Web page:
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Sticking to your design budget can be as difficult as sticking to a diet. That gorgeous antique console you discovered and just can’t live without is the equivalent of a double fudge brownie staring back at you from the bakery case. And it could blow everything if you indulge.
It gets tricky managing a design budget. There are always going to be pieces you just can’t seem to get out of your mind, whether it’s a sofa, a chest or a piece of art – even a pricey fabric. And while you toil with the idea of that piece being the perfect complement to your design scheme, your design budget is at risk of being thrown out the window.
But there are ways to work around a budget while keeping the design scheme interesting and true to your vision. I like to think of it as a point system. Yes, that double fudge brownie might be a 6 out of 10, but you have 4 points left and you can still make it work.
Spending money on something you fall in love with is workable. For instance, if there is a fabric you feel is the end-all, be-all, but you can’t afford ten yards of it to cover a chair, make pillows. Making pillows is a great way to integrate this pricey fabric, but you will need a fraction of the yardage it would otherwise take to upholster a chair.
If you can, use the fabric on both sides of the pillows. If that still isn’t budget friendly (and boy, that fabric must be pricey!), use it on one side of the pillow, and find an inexpensive, coordinating fabric – perhaps little checks or stripes – for the back of the pillows. This way, you only need about a yard of the pricey fabric, and already you’ve saved your design budget from complete collapse.
If there is a piece of furniture that is a must-have, the rest of the room will have to be adjusted to accommodate this budget-blowing splurge.
Reuse what you have. Cull through the rest of your house to look for pieces in other rooms that can find a new life in the room you’re redecorating. A side table or small chair that can be pulled in from another room will save you from buying something new. And perhaps all it will need is a good paint job to bring it back to life and complement your design scheme. Even that old mirror sitting in the garage collecting dust would be an excellent addition if painted the same color as the wall or in a bright color to match that pricey fabric! An old desk or table is always fresh in a new coat of white paint.
If you can’t reuse something from the rest of the house, readjust your budget for new furniture. If you previously anticipated spending a good chunk of the budget on a coffee table, but now you can’t live without that gorgeous antique chest you saw, there is nothing wrong with mixing a pricey antique with something less expensive from a catalog. In fact, it adds character.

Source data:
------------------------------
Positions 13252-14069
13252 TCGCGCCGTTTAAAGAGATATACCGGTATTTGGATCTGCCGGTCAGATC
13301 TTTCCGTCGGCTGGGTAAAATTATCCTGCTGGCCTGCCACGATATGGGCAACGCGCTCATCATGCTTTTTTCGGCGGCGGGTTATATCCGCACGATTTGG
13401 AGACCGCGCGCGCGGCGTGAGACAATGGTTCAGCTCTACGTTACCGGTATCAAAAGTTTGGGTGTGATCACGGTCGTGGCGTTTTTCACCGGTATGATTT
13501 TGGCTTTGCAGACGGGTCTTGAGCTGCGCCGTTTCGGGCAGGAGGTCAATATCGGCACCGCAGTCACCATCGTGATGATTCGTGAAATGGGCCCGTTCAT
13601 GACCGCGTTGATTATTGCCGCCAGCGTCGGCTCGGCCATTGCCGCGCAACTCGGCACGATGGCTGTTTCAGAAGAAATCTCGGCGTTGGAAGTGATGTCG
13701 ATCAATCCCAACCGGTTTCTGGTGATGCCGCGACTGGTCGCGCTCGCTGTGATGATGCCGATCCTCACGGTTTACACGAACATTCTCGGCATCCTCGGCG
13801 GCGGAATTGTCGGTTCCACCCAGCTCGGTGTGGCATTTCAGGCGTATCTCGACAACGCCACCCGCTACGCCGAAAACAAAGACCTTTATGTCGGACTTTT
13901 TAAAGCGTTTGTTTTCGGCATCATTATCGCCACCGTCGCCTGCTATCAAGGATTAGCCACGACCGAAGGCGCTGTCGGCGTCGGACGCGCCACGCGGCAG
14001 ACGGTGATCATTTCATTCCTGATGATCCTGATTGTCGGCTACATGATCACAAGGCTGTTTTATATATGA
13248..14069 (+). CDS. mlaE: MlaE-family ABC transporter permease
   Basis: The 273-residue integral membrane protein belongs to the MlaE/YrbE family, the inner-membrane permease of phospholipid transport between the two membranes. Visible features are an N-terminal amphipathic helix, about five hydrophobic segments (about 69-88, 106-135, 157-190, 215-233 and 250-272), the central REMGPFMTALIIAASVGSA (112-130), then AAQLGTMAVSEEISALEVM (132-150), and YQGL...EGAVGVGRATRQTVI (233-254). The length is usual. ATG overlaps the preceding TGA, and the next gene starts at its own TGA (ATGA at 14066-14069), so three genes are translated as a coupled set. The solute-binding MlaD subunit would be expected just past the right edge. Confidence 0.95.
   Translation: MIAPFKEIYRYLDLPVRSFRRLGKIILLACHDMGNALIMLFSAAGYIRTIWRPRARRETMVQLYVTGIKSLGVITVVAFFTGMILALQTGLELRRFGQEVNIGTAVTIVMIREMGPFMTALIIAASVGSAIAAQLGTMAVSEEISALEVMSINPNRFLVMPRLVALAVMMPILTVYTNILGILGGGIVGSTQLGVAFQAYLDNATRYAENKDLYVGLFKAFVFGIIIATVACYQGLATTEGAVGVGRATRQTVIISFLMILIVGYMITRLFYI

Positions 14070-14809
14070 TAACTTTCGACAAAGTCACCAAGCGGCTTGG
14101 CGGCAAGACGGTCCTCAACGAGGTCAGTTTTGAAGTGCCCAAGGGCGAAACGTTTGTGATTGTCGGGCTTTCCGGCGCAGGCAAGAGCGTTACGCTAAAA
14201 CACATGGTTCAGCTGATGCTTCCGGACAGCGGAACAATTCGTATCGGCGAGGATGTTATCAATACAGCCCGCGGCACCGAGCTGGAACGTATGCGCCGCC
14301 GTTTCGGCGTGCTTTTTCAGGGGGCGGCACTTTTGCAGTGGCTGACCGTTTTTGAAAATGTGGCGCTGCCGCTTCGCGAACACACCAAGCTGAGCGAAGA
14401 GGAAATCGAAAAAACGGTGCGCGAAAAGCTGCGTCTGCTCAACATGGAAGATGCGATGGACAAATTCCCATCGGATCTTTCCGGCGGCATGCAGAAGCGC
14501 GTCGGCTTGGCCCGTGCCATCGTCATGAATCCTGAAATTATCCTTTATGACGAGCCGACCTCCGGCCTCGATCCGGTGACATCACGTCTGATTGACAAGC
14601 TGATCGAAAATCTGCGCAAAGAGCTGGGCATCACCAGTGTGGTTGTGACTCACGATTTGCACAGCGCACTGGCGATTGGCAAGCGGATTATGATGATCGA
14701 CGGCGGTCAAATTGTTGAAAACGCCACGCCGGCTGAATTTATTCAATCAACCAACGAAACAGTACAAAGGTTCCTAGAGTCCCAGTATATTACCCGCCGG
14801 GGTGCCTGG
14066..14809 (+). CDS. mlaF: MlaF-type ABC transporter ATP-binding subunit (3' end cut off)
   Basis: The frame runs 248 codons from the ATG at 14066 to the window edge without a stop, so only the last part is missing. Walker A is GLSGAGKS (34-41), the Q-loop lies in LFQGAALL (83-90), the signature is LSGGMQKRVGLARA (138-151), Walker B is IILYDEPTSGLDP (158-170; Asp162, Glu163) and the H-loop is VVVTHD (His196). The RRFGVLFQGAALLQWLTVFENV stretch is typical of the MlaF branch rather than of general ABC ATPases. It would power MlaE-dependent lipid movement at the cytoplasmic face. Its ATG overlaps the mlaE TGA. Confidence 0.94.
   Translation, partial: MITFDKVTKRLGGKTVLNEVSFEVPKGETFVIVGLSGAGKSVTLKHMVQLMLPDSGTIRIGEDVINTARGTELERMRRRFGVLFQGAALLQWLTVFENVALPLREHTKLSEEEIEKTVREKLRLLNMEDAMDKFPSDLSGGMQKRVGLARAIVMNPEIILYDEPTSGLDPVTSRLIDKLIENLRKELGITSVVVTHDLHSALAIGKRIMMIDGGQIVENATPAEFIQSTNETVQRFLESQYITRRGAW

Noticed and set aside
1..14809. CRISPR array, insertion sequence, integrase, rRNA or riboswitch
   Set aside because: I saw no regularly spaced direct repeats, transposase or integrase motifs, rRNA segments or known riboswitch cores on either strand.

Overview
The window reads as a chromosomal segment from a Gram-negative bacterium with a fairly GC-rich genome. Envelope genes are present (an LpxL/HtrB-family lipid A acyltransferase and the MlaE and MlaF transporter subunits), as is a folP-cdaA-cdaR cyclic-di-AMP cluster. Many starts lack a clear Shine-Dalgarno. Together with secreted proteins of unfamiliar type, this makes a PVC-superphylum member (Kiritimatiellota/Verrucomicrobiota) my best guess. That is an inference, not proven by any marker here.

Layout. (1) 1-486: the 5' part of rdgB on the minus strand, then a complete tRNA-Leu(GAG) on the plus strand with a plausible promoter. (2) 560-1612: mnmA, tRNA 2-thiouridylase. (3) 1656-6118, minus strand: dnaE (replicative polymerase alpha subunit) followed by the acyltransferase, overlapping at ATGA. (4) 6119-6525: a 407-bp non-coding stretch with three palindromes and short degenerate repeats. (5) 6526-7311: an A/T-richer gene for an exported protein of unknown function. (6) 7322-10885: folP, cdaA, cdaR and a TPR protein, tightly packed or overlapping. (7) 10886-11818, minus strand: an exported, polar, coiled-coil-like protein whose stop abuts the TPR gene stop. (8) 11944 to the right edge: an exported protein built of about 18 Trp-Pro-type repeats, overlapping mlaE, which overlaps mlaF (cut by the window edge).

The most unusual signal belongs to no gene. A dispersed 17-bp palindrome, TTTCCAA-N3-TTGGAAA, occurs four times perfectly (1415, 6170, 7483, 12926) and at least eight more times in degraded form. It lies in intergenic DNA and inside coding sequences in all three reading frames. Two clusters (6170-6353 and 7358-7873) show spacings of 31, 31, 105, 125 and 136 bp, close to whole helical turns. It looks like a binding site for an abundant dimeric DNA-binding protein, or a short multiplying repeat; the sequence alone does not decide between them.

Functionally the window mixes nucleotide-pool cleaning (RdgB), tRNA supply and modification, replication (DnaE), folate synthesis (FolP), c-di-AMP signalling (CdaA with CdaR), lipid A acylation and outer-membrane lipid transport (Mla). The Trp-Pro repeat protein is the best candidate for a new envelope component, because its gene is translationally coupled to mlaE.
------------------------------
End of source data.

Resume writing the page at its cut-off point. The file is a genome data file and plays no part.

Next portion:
Crate and Barrel is always my go-to place when a budget has been compromised by that must-have 18th century chair. Shop around and you will find many well-made pieces with beautiful lines that are budget-friendly. It’s a great solution after that big indulgence. And it will allow you to find materials that may not be in the room already: metal, stone-topped or lacquered. They can be a super addition to the room and give it an eclectic feel.
Since you have a few points left at this stage in redecorating, accessorizing that newly designed room can also run up the budget. Go to yard sales. Gather up every porcelain bird you see, for example. Come home and spray paint them white. Group them together on that pricey antique chest that blew the budget, and you have an instant collection!
Import stores always have great sales on accessories which can be grouped together and look sophisticated. Look for the same subjects but in different sizes, but don’t overdo it. Even a pretty tray can add a touch of elegance at the right price.
Just because you are thinking of blowing your design budget with that pricey antique or fabric, give yourself some points and allot them properly and creatively to the rest of the room. You can have that double fudge brownie, just be sensible and creative for dinner!
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